However, the ABI says these claims were “tiny” compared with veterinary treatment bills.

Senior policy adviser for pet insurance, Joe Ahern, said: “There is no NHS for animals, so if you've not got a pet policy in place, you risk having to foot veterinary bills out of your own pocket.

“These can often be in the thousands of pounds and vet treatment is only getting more expensive, not less.”

The size of the average claim on pet insurance jumped by £36, or 4.75%, to £793 between 2017 and 2018.

However, the number of claims submitted fell to 990,000, down from 1.02 million the previous year.

Total payouts increased by £10m to £785m – a rise of 1.3%.

Nearly 4.3 million pets were covered by insurance last year, more than ever before, and an increase of 50,00 on 2017

But the ABI said there was still a “worrying level of under-insurance” among cat owners.

There are thought to be 7.5 million cats in UK homes, but only 1.3 million are insured, whereas 2.8 million dogs are insured out of an estimated 8.5 million pet pooches.

Average premiums fell slightly for the first time in eight years – down from £281 in 2017 to £279 in 2018. This is the first time there has been any decrease in pet premiums for eight years.

Over the past ten years, the average claim has increased by 75%, whilst the average premium has only increased by 50%, according to the ABI.

Pinterest makes stock market debut valued at £9.7bn

( via– Thur, 18th April 2019) London, Uk – –

The scrapbooking website, where users store ideas for clothes and recipes, is due to start trading on the New York Stock Exchange.

Pinterest's initial public offering (IPO) has set the company's valuation at $12.7bn (£9.7bn).

Pinterest, a digital scrapbooking site where users save ideas for things such as clothes, decor and recipes, is due to start trading on the New York Stock Exchange later on Thursday.

It set the price for its 75 million shares at $19 (£14.56) on Wednesday evening, above its $15 to $17 target range and putting it on track to raise more than $1.4bn (£1.07bn).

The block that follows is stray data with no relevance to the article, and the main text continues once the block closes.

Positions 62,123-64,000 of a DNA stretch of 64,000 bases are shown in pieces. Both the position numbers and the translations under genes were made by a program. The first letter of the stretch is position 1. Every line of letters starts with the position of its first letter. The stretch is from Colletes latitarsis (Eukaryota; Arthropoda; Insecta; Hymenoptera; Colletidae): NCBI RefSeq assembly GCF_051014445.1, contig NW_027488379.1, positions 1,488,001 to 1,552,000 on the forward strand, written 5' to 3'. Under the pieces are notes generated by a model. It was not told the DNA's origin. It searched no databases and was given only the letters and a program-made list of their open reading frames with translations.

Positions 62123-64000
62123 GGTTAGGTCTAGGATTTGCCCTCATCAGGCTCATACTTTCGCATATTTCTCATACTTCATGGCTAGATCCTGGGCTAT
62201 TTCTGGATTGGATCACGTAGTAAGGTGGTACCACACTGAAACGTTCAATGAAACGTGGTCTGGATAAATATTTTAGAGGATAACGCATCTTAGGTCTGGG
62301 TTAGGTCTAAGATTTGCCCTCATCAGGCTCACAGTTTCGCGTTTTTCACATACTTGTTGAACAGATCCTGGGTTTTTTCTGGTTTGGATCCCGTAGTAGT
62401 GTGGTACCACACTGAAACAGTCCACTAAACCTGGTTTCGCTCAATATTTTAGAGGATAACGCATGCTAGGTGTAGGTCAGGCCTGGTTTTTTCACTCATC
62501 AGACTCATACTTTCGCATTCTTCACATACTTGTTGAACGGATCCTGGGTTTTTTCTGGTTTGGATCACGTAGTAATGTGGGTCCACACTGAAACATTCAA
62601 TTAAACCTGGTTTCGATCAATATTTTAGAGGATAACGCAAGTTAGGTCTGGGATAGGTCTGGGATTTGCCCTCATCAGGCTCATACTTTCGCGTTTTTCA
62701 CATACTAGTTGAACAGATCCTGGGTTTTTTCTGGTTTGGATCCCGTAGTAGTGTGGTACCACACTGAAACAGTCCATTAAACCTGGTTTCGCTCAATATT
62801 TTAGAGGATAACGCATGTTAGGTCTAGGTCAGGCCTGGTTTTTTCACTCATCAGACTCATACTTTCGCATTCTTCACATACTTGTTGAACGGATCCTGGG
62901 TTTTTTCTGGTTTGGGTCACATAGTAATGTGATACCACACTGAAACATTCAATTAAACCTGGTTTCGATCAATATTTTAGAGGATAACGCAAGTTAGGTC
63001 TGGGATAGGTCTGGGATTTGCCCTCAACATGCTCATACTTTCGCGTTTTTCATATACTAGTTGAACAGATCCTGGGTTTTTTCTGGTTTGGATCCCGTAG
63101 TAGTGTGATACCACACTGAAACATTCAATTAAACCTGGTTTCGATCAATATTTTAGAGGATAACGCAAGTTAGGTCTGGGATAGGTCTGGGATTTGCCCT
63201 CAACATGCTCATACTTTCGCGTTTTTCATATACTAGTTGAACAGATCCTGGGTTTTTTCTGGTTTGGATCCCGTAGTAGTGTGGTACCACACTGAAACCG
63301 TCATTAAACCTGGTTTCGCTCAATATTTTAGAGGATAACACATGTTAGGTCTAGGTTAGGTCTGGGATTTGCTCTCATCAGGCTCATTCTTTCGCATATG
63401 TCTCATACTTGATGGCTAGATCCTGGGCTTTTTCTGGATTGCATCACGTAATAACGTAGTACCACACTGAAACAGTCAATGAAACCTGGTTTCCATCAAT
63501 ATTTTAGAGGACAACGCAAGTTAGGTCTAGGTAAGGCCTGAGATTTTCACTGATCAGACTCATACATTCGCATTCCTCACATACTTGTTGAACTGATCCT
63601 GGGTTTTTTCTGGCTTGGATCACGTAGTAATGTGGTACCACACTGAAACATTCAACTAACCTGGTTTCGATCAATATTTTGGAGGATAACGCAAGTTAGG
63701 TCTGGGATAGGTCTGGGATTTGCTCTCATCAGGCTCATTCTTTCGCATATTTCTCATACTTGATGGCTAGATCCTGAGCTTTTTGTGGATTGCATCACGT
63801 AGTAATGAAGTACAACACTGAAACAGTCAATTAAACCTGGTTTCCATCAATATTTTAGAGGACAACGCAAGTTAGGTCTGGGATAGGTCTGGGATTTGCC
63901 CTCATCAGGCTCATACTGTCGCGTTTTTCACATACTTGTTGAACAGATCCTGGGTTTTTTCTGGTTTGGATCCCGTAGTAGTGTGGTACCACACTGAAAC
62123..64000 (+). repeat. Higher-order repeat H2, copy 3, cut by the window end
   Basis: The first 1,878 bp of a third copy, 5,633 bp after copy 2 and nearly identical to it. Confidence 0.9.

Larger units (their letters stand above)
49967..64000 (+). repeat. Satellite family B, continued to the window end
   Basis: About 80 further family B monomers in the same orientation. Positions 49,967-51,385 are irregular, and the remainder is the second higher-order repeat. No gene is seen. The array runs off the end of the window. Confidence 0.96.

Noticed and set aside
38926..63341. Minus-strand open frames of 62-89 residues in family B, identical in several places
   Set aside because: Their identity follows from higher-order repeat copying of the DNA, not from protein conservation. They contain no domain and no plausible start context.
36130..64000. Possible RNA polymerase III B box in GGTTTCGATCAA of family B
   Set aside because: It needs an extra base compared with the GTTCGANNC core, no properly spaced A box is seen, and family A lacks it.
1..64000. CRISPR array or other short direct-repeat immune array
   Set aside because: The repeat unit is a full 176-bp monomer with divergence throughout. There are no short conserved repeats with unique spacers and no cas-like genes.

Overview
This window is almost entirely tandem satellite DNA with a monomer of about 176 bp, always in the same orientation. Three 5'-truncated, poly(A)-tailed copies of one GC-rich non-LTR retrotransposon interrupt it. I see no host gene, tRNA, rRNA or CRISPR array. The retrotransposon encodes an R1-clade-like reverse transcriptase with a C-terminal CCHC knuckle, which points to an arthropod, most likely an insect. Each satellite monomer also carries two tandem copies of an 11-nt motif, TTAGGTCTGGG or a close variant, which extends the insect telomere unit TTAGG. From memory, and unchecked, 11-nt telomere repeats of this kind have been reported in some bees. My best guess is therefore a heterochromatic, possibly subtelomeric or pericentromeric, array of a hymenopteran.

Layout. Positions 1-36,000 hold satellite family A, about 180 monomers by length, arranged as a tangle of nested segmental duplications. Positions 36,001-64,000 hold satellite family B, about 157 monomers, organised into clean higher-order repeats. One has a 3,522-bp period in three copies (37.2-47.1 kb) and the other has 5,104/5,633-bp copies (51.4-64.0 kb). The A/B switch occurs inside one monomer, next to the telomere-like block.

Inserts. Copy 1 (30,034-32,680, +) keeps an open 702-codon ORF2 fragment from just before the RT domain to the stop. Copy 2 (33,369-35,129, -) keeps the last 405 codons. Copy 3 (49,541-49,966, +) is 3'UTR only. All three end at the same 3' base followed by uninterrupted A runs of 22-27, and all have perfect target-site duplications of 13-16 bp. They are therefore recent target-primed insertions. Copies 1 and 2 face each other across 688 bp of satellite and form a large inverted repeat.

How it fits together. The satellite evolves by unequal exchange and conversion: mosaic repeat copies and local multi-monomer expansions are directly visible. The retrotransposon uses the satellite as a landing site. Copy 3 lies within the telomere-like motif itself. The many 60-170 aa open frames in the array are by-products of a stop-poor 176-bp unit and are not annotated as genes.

Pinterest says it has 250 million users and reported revenue of $756m (£579m) last year.

Its performance will be a test of the tech IPO market, following last month's disappointing debut from ride-hailing firm Lyft.

Lyft had an impressive build-up – raising more than expected when it went public – but shares have since dropped by about 30%.

Pinterest is the biggest listing of a US social media company since Snapchat's parent company made its debut in 2017. Snap's stock price has also fallen since its IPO.

Galaxy Fold: Samsungs new phone under investigation as screens breaks within days

( via – – Thur, 18th April, 2019) London, Uk – –

Flexible screen broke on several £1,800 tester devices ahead of shipping to the public

The screen at the heart of Samsung’s new Galaxy Fold phone, which literally folds in half, has been failing in testers’ hands within days, prompting concerns about the durability of the £1,800 device.

The company distributed the new category-forming device to publications across the US on Monday ahead of its release to the public on 26 April. But within two days testers were reporting that the all-important central flexible screen started to break under normal use.

Unlike traditional smartphones, which have screens covered in rigid protective glass, the Galaxy Fold has a new flexible plastic protective layer, which can be replaced by Samsung to repair a screen scratch without having to replace the whole display.

Some of the devices failed because journalists testing them peeled off that crucial top layer leaving sensitive components of the new multi-layer screen exposed – but other devices appear to have failed through normal use.

CNBC’s Todd Haselton, who did not peel off the crucial protective film, found half the Galaxy Fold’s screen failed.

The device used by the Verge’s Dieter Bohn failed after a lump formed between the display and the hinge behind it, which is designed to support the articulation of the two halves of the phone.

In a statement, Samsung said: “A limited number of early Galaxy Fold samples were provided to media for review. We have received a few reports regarding the main display on the samples provided. We will thoroughly inspect these units in person to determine the cause of the matter.”

Samsung said the phone was durability tested to withstand at least 200,000 unfoldings, or about 100 times a day for five years.